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A look back at some of the best Late Late Show interviews of the year

Many of the most memorable interviews covered the impact the Covid-19 pandemic was having on people’s lives.

THE COVID-19 PANDEMIC impacted many things in 2020 including the Late Late Show, which was filmed without an audience for most of the year.

There were still plenty of memorable interviews, even if some were done via video link.

Here’s look back at some of the most talked-about interviews on the show in recent months, many of which covered the impact the pandemic was having on people’s lives.

Christy Dignam

In May, Aslan frontman Christy Dignam spoke about the pain of not being able to say goodbye to his father before he died from Covid-19.

Christopher Dignam Senior, who was in his late 80s, passed away earlier that month.

He had been living in a nursing home with dementia when he contracted the virus, and died not long after being diagnosed.

Source: The Late Late Show/YouTube

In an interview that resonated with many people, Christy Junior spoke about the difficulties his family endured before their father’s death.

“He’s been in a nursing home for the last 11 months or so. About two weeks ago, we got a call that he had tested positive for Covid.

“From then on it was just horrible, because we knew we weren’t going to see him again.”

Christy also spoke about how the Dignam family weren’t able to say goodbye to their father properly because of Covid-19 restrictions.

“When he passed away, the coffin is sealed and you’re not allowed to see him,” he said.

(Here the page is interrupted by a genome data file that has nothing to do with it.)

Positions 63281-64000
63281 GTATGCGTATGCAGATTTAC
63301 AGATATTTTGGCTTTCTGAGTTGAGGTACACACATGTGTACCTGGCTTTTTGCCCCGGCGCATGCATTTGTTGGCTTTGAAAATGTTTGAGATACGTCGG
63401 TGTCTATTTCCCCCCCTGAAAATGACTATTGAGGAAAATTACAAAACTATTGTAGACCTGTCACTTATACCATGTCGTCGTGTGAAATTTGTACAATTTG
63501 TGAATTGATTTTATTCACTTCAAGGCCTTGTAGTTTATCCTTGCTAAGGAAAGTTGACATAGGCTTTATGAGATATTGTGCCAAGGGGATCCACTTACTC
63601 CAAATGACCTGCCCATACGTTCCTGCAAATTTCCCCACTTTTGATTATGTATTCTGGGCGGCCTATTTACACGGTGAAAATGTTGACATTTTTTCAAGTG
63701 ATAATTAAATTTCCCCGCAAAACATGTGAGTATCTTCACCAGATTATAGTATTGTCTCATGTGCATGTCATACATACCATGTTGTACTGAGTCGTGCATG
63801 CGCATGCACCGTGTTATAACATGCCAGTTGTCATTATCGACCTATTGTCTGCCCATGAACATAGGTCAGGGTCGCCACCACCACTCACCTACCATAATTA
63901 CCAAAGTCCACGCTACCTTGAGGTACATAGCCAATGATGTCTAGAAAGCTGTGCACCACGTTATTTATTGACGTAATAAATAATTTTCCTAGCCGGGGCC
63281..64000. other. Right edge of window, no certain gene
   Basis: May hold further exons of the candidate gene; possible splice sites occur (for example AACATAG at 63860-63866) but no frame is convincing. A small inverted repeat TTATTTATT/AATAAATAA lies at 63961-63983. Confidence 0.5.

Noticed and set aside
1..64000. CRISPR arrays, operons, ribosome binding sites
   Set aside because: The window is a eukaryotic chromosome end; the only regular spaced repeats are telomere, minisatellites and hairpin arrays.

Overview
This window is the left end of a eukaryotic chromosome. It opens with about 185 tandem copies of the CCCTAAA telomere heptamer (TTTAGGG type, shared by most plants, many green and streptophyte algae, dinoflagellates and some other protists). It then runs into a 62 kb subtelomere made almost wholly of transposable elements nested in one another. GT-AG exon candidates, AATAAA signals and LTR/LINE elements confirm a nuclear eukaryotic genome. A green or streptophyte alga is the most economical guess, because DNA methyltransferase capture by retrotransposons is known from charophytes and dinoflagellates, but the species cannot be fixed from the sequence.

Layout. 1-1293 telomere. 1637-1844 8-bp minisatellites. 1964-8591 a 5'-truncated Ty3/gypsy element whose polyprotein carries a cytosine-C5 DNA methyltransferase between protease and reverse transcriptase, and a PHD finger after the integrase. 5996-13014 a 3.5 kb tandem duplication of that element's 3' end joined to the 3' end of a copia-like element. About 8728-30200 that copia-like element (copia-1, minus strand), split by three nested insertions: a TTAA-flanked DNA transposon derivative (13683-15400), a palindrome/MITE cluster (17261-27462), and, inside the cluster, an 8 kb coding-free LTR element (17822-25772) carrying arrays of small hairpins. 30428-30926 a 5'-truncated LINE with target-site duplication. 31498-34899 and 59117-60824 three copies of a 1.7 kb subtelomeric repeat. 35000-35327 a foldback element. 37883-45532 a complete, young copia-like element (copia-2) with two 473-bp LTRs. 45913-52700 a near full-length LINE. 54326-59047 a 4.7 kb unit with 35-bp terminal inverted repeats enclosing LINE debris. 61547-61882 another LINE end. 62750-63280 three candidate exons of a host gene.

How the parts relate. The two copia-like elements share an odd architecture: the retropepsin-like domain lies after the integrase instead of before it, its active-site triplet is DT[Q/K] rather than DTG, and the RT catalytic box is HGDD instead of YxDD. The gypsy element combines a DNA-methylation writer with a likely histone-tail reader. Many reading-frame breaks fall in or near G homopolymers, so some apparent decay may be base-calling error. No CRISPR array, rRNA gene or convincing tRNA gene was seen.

“When I got the phone call that he had passed away, that was the first thing that came into my head, that I’d never see him again.”

Jedward

In September, Jedward spoke about the impact of the Covid-19 pandemic on people’s mental health, as well as the loss of their mother.

The twins, John and Edward Grimes, also hit out at conspiracy theorists and people who refuse to wear face masks, calling them “selfish”.

Source: The Late Late Show/YouTube

Speaking about mental health, Edward said he and his brother are “the happiest people ever” but added: “I’ve never felt so low in my life, I feel like everything is just out the door. What keeps you going is just focusing on what you should be doing like making music, doing your job.”

John said the pandemic has made him and others “get very deep down into your thoughts and it makes you just want to get things off your chest”. He added that the current situation has made people appreciate “what actually matters in your life – your family, your friends”.